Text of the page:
A band from Halifax (Mauno) plays with Jaunt (Toronto) on a Tuesday in November. Sounds simple enough. But listening to some of this music online reminds me of the hey-day in indie music that Phog used to host from both coasts of Canada. I can't put a finger on it, but it's nostalgic for us...and we know this show will be special.
“Still the noise in the mind, that is the first task,” wrote musicologist R. Murray Schafer in his defining book The Soundscape. “Then everything else will follow in time.” Nova Scotia four-piece Mauno sound like they’re striving for similar clarity on their adventurous new album Tuning — a record named after the book’s subtitle, and similarly brimming with grand ideas.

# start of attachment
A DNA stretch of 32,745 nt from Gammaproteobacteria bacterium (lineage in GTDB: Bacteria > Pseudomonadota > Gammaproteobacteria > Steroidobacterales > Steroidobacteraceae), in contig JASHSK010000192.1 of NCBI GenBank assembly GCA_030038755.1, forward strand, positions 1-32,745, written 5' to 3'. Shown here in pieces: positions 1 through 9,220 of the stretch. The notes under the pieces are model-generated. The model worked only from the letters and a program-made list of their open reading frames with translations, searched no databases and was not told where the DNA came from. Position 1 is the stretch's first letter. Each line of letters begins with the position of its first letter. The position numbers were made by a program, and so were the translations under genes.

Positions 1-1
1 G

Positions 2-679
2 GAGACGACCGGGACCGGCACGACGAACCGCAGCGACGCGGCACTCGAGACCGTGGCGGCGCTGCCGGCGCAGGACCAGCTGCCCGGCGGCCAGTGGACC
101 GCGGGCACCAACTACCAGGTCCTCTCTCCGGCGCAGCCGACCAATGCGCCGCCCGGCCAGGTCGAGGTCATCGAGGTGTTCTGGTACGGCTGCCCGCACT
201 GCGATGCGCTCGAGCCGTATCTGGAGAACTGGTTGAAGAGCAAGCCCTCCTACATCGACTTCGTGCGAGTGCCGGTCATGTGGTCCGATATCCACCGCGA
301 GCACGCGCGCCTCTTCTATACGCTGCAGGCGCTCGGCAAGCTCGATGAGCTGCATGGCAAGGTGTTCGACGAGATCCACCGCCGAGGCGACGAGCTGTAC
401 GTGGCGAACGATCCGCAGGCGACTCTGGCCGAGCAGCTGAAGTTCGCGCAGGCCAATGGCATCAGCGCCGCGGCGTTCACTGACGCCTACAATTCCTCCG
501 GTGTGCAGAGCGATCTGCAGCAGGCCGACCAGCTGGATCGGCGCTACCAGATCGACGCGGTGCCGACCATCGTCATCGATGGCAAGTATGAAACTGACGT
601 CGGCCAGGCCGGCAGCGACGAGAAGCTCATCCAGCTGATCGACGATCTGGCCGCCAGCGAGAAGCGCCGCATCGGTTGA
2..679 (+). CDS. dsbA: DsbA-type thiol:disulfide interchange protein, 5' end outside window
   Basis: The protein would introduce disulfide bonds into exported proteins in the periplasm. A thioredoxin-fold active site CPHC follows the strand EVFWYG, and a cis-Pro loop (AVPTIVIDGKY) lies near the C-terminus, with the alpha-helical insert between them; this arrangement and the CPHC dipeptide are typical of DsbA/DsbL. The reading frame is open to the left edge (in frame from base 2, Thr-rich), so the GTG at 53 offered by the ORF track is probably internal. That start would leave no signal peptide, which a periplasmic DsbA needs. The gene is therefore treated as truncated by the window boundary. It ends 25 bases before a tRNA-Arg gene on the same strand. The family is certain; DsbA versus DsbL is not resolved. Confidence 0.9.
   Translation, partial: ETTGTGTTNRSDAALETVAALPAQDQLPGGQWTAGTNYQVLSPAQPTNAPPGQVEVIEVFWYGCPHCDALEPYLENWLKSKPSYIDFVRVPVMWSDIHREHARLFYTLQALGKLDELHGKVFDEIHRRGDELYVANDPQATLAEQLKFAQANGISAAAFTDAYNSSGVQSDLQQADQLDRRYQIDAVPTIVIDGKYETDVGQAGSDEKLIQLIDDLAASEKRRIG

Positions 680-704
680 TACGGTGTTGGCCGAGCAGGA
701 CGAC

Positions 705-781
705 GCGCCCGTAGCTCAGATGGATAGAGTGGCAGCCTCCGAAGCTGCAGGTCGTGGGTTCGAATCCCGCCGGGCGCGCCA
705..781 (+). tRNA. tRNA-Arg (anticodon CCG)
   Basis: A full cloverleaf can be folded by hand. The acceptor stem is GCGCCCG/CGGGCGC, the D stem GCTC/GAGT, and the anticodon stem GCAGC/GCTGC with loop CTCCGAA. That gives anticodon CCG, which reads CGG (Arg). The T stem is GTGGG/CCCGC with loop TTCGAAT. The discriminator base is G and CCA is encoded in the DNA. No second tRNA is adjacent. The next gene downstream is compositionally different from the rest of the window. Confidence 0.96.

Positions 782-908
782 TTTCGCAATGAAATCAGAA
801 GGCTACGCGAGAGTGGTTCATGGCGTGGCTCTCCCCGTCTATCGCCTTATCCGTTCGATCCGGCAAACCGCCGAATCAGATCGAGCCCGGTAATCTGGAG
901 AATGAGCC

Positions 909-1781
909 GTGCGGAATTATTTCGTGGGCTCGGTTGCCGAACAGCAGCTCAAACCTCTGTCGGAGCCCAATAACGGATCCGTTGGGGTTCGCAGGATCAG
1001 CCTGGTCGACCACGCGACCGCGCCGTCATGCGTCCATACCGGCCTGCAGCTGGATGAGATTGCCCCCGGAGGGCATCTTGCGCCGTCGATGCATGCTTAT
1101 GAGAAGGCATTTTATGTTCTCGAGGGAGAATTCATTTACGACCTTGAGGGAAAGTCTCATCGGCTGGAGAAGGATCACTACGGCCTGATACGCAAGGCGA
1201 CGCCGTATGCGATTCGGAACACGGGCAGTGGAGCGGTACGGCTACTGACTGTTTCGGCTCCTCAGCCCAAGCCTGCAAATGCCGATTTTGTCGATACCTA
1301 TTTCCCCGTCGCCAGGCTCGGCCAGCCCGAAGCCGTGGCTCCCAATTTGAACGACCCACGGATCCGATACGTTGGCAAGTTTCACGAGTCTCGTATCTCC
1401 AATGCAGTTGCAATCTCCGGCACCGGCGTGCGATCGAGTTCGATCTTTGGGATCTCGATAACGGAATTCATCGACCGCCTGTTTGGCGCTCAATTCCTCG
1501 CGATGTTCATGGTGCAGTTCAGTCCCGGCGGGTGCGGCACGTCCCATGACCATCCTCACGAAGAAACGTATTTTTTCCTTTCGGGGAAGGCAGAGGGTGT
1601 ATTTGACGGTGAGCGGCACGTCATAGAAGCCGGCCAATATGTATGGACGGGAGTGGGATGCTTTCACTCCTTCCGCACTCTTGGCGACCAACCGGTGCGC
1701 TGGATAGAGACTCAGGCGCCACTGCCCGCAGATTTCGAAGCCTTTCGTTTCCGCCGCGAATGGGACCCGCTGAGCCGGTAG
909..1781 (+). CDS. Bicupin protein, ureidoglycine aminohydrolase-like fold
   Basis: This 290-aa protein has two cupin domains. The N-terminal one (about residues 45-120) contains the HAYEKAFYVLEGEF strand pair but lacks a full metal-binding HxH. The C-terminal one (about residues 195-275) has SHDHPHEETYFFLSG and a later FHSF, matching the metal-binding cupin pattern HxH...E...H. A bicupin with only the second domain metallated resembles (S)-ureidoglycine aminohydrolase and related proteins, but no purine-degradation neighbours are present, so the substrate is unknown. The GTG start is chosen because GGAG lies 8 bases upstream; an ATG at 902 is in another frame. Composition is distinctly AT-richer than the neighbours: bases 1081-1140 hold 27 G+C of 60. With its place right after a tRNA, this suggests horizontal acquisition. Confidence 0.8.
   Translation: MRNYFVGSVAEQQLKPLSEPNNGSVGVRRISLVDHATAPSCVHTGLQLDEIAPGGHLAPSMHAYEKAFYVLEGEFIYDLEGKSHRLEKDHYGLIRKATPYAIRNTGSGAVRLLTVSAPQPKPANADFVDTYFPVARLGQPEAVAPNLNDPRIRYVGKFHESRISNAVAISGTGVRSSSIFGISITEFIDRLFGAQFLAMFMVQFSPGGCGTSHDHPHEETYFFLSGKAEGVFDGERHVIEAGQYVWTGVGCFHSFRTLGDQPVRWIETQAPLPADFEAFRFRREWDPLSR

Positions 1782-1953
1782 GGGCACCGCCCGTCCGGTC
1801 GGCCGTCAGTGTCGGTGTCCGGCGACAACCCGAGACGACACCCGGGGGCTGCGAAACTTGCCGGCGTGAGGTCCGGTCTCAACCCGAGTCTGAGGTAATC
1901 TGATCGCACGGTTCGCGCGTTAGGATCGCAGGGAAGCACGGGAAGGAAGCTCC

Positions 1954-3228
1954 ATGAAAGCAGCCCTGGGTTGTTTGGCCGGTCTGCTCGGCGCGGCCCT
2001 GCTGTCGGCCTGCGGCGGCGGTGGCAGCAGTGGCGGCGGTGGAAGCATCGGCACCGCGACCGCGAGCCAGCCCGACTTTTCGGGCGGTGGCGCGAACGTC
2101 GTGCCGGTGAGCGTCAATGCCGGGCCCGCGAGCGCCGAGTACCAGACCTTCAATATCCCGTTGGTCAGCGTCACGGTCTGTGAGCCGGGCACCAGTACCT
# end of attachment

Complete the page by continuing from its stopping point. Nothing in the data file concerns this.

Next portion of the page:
“The Soundscape changed my life,” says singer/guitarist Nick Everett. “It completely changed the way I move through the world.” The book is full of theories about the emotional attachments we form with our sonic environments. Tuning is therefore threaded with field recordings captured everywhere from Mauno's home in Halifax to Berlin and Heidelberg. “We wanted to include little pieces of the places we’ve lived,” says Everett.
There’s a raw, guttural, emotional punch to Tuning too — tales of botched romance and misdirected dreams play out above its bed of crunchy guitars and crashing cymbals. “It’s a collection of reflections on the feeling of finally leaving, on the complexity of relationships, on what the end of something means,” say Mauno.